Can RTK GPS be Used to Improve Cadastral Infrastructure?  [cached]
Volker Janssen,Thomas Grinter,Craig Roberts
Engineering Journal , 2011, DOI: 10.4186/ej.2011.15.1.43
Abstract: Cadastral surveying is concerned with the process of gathering evidence in the form of position information that is used to define the location of objects or land boundaries for the purposes of identifying ownership and/or the value of land parcels. The advent of Global Navigation Satellite Systems (GNSS), such as the Global Positioning System (GPS), has revolutionised the way 3-dimensional positions are determined and GPS surveying techniques, particularly Real Time Kinematic (RTK), are increasingly being adopted by cadastral surveyors. This paper presents a methodology for using RTK GPS observations to improve the existing cadastral survey control infrastructure, based on an extensive survey carried out in New South Wales, Australia. It is shown that accuracies (RMS) of 11 mm in the horizontal and 34 mm in the vertical component (1?) can be achieved for this dataset. Calculated bearings and distances agree very well with the official values derived from the state’s survey control database, easily meeting accuracy specifications and survey regulation requirements. 55% of the unestablished marks surveyed were able to be upgraded to cadastral survey control quality. Enhancements in the GPS survey design would have enabled an even higher percentage of marks to be classified as established, showing that the RTK GPS technique is well suited to improving survey control infrastructure for cadastral surveyors.
Integrating Environmental Considerations into Transportation Planning through Strategic Environmental Assessment  [PDF]
Journal of Settlements and Spatial Planning , 2012,
Abstract: The present article analyzes the concept of strategic environmental assessment (SEA) and its role in the development of local transportation strategies and plans, investigating how SEA acts as an effective tool to integrate environmental issues into transportation planning. The paper provides with useful advice for local authorities on how to comply with the European and national legislation requirements in the environmental permitting process for transportation plans. At the same time, it points out useful information for practitioners in the field of the strategic environmental assessment in the elaboration of the Environmental Report, as the key factor in SEA procedure.
Strategic environmental assessment application in spatial planning in Serbia  [PDF]
Mitrovi? Irena
Journal of the Geographical Institute Jovan Cvijic, SASA , 2007, DOI: 10.2298/ijgi0757347m
Abstract: Since two and a half year long Strategic Environmental Assessment application in Serbia is limited to spatial and urban plans with great variety in its quality, good SEA practice should be applied, and different approach towards SEA must be developed. These and other issues are discussed in the paper and main recommendations on SEA improvements in Serbia presented.
Good Practices in Strategic Environmental Assessment Processes under the Brazilian Practitioners’ Vision  [PDF]
Antonio W. L. da Silva, Marinilse Netto, Paulo Selig, Alexandre Lerípio
Journal of Environmental Protection (JEP) , 2018, DOI: 10.4236/jep.2018.96045
Abstract: The use of good practices (GP) can improve the technical quality and, as a consequence, the outcome of the Strategic Environmental Assessment (SEA) process, increasing its effectiveness. This study aimed to present GP pointed out by Brazilian practitioners (members of the SEA development teams) from the perspective afforded by their participation in processes of this tool. The data were collected through personal interviews with 11 professionals responsible for preparing a total of 17 SEAs, who were asked about what measures adopted in the SEA could be considered BP. The responses were audio-recorded, transcribed, and had their content assessed by Content Analysis technique. Nine GP were highlighted by practitioners. The GP indicated represent a valuable contribution to the improvement of future use of SEA, either in Brazil or in other countries, because they are the result of consolidated experience in real cases of application of the tool.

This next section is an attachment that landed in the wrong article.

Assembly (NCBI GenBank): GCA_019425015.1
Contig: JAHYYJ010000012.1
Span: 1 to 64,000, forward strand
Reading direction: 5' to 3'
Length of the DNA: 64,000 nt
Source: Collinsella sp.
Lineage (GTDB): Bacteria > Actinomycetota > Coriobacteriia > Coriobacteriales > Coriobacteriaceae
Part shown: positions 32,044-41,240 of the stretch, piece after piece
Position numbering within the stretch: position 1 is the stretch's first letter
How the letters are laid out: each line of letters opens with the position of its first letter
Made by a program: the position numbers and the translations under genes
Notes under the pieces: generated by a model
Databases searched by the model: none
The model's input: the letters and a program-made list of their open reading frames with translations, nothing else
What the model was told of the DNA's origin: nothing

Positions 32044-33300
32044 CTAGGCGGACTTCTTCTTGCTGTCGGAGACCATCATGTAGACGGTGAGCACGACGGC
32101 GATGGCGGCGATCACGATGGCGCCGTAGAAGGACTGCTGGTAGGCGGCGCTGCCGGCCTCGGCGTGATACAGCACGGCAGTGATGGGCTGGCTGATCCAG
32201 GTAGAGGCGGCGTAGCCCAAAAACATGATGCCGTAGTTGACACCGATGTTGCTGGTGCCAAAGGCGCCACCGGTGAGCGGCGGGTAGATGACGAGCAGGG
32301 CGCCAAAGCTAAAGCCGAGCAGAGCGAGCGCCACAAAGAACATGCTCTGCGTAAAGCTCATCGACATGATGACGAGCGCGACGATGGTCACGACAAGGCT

Sustainability Indicators Integrating Consumption Patterns in Strategic Environmental Assessment for Urban Planning  [PDF]
Valentina Castellani,Serenella Sala
Sustainability , 2013, DOI: 10.3390/su5083426
Abstract: Strategic Environmental Assessment (SEA) practices in Europe have been traditionally applied to assess potential environmental impacts due to socio-economic drivers implying specific land use ( viz. infrastructure, building and industrial development). However, other socioeconomic drivers related to citizen behavior, such as household consumption, may significantly contribute to the overall local impacts, but are usually neglected in SEA. Aiming at enlarging the traditional approaches adopted in SEA, the present study integrates two environmental sustainability indicators capturing different aspects of consumption patterns: ecological footprint and carbon balance. The two indicators are calculated in addition to a more traditional set of environmental indicators in order to: (i) understand if the level of consumption of the local community exceeds the limits of natural resources of the area (in a perspective of self-sustainment at the local scale); and (ii) identify the role of spatial planning choices in determining the environmental sustainability of the entire system. The two indicators are calculated and discussed in the context of the SEA of the urban master plans of four municipalities in northern Italy. The two indicators may represent a good proxy for lifestyle impacts, even if some strengths and weaknesses arose from the application to the case study.